Mont Blanc tempts the skier - but beware. Richard Holledge tells the tale
One sight dominates Courmayeur. Whether you are breezing down the bosky little runs or pausing for breath on the bumpy black, there it is. Stop for a sweet, hot chocolate in Rifugio Monte Bianco, or sit in the town's Caffe della Posta watching be-furred signoras patrolling the cobbled Via Roma with their dogs in matching fur coats: you never escape Mont Blanc.

Its great mass looms out from the mist in bad weather and appears like a giant snowdrift in the sunshine. In its lee there is one of the great skiing adventures in the Alps - the Vallee Blanche, 16 miles down a glacier between Italy and France, where you can taste freedom, far from the madding remontees mechaniques, on glorious miles of off-piste skiing. Well, that's what it says in the books.

Having gazed at the mountain's bulk from the various cafes of the resort, you find the thought of skiing down it becoming irresistible even though your enthusiasm for the adventure is tempered by the news that it takes three sets of antiquated cable cars to get to the top. The last stage is the shortest and the most daunting, linking two peaks with a terrifying drop between them. When you take a nervous peek over the edge of the railings of the penultimate station it is disturbingly evident that there is very little between you and the village a long, long way down in the valley.

Six of us - a newly-wed couple, a pale Finn, and two middle-aged German women - clamber into the alarmingly small, rather tinny, car. Midway it stops. It swings violently. We go quiet. Next stop the village? The guide pipes up encouragingly: "Look over there. Marvellous view of the Matterhorn."

No one looks.The Finn gets paler. The newly-weds cling together. I shut my eyes. Who cares about the Matterhorn when the only view that haunts is the huge drop to the village?

Ten minutes later we lurch into life. The tension lifts. We're there. The great adventure can start. Not quite. The next car carrying the rest of our party reaches midway, swings violently and stops. And there it stays. It transpires that the cable is twisted. Buttons are pressed, levers pulled, phones ring, pisteurs pace. The car remains stuck. A helicopter whirrs up out of the valley. The Pierce Brosnan of Courmayeur drops from a rope clutching a large spanner. The cable is untwisted. Forty-five minutes later the car moves and six shaken skiers emerge.

We're ready for off. The Germans are reunited with their husbands after their ordeal. One of them proudly tells us that they have no need for a guide, because her man made the trip a year or so back. Our guide looks contemptuous and we look a little doubtful. The one golden rule is to ski with a guide. Although the skiing may not be arduous, the glacier is strewn with crevasses and sudden falls.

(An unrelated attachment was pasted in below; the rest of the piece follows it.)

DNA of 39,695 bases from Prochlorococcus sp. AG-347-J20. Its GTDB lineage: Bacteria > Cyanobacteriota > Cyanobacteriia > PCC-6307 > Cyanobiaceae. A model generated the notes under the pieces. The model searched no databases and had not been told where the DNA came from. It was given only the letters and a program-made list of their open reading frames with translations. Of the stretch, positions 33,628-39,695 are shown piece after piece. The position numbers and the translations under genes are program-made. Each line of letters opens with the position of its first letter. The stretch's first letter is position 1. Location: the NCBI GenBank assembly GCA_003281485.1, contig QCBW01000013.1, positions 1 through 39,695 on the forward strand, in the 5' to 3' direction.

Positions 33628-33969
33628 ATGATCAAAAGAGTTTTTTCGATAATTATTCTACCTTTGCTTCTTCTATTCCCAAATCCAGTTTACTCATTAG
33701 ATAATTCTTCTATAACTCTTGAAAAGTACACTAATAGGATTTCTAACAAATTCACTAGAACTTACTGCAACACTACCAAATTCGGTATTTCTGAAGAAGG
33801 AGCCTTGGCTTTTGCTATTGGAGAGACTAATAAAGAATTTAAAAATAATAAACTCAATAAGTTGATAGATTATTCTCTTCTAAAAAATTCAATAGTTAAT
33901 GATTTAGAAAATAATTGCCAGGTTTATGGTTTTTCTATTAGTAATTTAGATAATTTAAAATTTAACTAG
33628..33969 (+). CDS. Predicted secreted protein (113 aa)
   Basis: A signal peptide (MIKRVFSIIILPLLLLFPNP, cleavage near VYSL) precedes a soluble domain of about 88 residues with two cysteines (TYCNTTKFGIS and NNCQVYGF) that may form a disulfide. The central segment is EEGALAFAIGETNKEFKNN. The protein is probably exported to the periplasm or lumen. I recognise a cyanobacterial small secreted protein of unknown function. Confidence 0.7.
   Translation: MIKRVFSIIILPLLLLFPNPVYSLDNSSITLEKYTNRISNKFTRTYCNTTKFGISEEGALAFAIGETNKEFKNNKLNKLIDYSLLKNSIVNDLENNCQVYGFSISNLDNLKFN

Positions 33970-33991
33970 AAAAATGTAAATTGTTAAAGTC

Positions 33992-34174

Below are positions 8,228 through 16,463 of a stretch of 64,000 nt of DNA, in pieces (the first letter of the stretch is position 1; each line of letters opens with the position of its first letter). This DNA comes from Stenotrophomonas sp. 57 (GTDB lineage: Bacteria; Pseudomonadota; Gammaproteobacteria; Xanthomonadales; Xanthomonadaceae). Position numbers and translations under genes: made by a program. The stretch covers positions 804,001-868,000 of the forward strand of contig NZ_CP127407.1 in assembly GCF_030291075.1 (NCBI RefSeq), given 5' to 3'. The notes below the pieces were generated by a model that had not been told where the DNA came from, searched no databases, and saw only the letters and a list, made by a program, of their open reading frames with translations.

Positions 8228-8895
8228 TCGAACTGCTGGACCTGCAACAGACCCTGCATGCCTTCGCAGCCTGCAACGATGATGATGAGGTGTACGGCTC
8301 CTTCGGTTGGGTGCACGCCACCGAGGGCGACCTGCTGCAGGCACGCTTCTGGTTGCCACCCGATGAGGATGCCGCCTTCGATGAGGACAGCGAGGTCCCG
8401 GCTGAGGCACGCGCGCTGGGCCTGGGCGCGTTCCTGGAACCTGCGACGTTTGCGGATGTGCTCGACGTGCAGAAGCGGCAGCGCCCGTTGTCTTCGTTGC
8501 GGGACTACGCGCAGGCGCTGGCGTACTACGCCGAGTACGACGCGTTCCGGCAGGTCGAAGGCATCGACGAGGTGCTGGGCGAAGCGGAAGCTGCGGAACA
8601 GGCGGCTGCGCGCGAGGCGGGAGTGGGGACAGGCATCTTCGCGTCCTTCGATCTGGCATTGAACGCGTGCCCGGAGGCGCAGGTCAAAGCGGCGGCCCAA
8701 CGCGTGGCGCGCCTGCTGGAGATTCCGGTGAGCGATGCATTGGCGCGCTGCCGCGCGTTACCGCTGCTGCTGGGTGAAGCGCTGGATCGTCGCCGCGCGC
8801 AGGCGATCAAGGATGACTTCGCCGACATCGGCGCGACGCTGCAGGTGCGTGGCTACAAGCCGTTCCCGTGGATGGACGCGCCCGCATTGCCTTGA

It is easy enough at the start. There is a long schuss across the bowl from the Courmayeur side to that of Chamonix, where scores of skiers are making their way from the Aiguille du Midi. Italy and France meet in a huge ski jam 10 minutes from the top.

The jam gets worse. There is no chance to marvel at the wild, grey mountains that bracket the valley. We find ourselves in a succession of side-steps down steep, narrow couloirs with Koreans blocking the way, Germans elbowing in, and Brits who have not been skiing long enough to get a mark on their new Nevicas frozen with terror at the commotion. There is confusion, bad temper and constant exhortations from the guides for the throng to stay in line.

Their concern seems exaggerated, until a purposeful trio of pisteurs with ropes and shovels add to the chaos by bursting through our ranks and disappearing down a hole a few feet away. They drag out the German who was so confidently expecting to lead his womenfolk to untold delights, and he is whisked off in a helicopter. The place is so crowded, it does not so much capture the mystique of off-piste skiing, as a down elevator during the Harrods sale. This feeling is reinforced when after another 30 minutes' slithering, scores of us hunker down with our packed lunches in the same small plain, like picnickers in a motorway lay-by.

It does get better. The skiing through the great chunks of blue ice of the glacier is easy, rolling and surreal but just when you start enjoying the glide, it comes abruptly to an end and you are faced with a long trudge up a vertiginous stairway, an expensive lift to the top of the valley and a crowded train trip to Chamonix.

You wonder why you went away. Courmayeur is a delight, not so much for the skiing, which is pleasant and easy on the edges, but for the mountain restaurants which vie for your attention with infinite varieties of pasta, good cheer, and a very passable local red. And there is one outing more rewarding than the Vallee Blanche. It is to take one of the many day trips organised by the tour companies (or indeed catch the local bus) to Aosta.

From a car park on the fringes of the town, near the bus park and the motorway, you can take a gondola to the small resort of Pila. The day I visited the sun was up and the pistes livened by a fresh fall of spring snow - and there were no crowds.